locale: A collection of rules and data that are specific to a language and a geographical area. A locale can include information about sorting rules, date and time formatting, numeric and monetary conventions, and character classification.
mailbox: A message store that contains email, calendar items, and other Message objects for a single recipient.
Network Data Representation (NDR): A specification that defines a mapping from Interface Definition Language (IDL) data types onto octet streams. NDR also refers to the runtime environment that implements the mapping facilities (for example, data provided to NDR). For more information, see [MS-RPCE] and [C706] section 14.
NT LAN Manager (NTLM) Authentication Protocol: A protocol using a challenge-response mechanism for authentication in which clients are able to verify their identities without sending a password to the server. It consists of three messages, commonly referred to as Type 1 (negotiation), Type 2 (challenge) and Type 3 (authentication).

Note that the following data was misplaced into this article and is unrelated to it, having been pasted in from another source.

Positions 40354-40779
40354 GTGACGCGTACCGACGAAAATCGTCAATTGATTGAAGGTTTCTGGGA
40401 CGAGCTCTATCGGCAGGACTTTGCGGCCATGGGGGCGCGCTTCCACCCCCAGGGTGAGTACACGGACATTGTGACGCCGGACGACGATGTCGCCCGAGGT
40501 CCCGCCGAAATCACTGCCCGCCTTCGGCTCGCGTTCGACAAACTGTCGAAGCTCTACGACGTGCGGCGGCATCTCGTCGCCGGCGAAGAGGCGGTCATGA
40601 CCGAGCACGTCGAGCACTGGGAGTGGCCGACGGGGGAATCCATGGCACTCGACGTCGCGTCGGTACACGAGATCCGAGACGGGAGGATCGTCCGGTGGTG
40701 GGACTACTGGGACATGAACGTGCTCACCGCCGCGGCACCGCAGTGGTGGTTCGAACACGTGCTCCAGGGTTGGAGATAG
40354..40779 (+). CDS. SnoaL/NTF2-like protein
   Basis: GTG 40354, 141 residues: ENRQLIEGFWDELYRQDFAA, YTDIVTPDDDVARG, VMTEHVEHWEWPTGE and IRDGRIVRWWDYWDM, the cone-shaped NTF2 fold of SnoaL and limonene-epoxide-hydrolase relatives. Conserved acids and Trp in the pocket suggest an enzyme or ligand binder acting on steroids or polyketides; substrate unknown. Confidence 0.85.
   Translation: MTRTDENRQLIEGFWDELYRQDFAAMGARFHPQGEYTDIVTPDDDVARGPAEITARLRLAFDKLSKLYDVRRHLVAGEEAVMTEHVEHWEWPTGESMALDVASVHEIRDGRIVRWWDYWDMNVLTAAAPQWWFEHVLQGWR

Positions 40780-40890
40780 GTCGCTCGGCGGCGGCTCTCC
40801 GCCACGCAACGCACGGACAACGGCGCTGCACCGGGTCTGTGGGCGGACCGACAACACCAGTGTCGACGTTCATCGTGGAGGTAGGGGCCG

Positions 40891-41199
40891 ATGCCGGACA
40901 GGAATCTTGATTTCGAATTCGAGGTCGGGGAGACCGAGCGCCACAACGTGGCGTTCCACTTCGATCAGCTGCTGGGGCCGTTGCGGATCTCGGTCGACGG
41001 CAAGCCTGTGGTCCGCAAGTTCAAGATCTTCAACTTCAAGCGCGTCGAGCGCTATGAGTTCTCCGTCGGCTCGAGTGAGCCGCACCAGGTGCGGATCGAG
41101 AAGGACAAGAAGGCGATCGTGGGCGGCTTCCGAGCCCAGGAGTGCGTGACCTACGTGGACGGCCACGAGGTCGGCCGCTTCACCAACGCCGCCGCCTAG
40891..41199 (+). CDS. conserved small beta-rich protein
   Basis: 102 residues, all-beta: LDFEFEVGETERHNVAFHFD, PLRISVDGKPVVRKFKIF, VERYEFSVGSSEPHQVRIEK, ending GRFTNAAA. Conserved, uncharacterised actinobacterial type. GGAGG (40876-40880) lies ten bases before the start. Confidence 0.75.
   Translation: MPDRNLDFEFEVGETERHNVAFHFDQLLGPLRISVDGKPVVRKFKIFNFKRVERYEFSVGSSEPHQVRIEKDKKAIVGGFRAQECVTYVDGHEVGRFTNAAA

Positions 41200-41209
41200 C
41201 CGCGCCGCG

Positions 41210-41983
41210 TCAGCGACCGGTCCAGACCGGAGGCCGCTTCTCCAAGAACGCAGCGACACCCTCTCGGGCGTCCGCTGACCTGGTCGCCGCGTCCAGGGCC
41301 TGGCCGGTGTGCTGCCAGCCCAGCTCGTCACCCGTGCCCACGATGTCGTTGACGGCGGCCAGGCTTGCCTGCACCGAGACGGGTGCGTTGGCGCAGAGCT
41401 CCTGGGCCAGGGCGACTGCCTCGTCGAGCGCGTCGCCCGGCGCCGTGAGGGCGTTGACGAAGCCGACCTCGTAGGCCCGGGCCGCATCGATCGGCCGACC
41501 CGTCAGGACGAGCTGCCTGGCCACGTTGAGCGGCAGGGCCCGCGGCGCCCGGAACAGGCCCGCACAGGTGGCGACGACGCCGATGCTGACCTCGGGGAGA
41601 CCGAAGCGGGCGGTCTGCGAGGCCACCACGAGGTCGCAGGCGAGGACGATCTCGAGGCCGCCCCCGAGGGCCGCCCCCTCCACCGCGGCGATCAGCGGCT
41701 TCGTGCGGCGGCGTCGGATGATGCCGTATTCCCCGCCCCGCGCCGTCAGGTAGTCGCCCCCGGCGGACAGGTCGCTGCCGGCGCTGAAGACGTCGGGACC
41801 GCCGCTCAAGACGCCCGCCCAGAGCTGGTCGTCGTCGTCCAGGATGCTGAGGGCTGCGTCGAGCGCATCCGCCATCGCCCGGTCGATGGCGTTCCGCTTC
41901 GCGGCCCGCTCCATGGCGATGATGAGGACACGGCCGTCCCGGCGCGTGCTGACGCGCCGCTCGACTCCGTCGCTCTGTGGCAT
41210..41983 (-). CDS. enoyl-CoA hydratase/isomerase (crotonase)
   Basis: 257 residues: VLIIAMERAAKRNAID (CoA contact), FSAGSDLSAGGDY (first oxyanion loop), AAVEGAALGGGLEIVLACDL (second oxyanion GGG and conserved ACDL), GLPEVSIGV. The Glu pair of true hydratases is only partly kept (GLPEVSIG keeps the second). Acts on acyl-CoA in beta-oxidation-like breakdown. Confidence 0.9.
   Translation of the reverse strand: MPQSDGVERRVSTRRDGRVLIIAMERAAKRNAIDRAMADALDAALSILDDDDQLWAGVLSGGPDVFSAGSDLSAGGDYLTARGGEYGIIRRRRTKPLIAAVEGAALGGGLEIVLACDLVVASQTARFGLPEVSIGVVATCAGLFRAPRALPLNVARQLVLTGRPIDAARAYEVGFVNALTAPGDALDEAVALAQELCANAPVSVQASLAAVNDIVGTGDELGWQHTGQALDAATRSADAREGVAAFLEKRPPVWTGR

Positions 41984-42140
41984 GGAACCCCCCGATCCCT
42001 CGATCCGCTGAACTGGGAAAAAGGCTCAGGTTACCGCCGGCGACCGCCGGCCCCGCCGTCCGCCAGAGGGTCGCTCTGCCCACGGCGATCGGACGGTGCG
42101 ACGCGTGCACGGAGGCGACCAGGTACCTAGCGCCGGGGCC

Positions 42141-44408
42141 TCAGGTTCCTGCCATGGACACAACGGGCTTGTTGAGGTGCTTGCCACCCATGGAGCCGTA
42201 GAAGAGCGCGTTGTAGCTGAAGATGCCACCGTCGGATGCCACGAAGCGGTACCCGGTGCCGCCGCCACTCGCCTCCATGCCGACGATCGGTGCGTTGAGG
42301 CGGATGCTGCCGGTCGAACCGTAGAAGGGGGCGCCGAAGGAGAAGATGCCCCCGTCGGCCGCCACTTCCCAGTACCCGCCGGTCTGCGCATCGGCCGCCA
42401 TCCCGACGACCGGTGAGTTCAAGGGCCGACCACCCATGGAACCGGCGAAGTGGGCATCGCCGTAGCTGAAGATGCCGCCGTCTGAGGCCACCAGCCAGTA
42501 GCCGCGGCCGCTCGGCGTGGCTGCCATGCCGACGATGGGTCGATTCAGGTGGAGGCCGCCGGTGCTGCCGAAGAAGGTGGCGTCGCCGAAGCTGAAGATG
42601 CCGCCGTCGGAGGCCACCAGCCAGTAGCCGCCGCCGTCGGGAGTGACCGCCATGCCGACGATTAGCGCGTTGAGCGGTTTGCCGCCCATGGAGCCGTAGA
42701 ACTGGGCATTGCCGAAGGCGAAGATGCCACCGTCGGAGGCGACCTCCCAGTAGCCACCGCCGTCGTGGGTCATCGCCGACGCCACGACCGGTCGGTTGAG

opnum: An operation number or numeric identifier that is used to identify a specific remote procedure call (RPC) method or a method in an interface. For more information, see [C706] section 22.214.171.124 or [MS-RPCE].
remote operation (ROP): An operation that is invoked against a server. Each ROP represents an action, such as delete, send, or query. A ROP is contained in a ROP buffer for transmission over the wire.
remote procedure call (RPC): A communication protocol used primarily between client and server. The term has three definitions that are often used interchangeably: a runtime environment providing for communication facilities between computers (the RPC runtime); a set of request-and-response message exchanges between computers (the RPC exchange); and the single message from an RPC exchange (the RPC message). For more information, see [C706].
replica: A copy of the data that is in a user's mailbox at a specific point in time.
ROP request: See ROP request buffer.
ROP response: See ROP response buffer.
RPC protocol sequence: A character string that represents a valid combination of a remote procedure call (RPC) protocol, a network layer protocol, and a transport layer protocol, as described in [C706] and [MS-RPCE].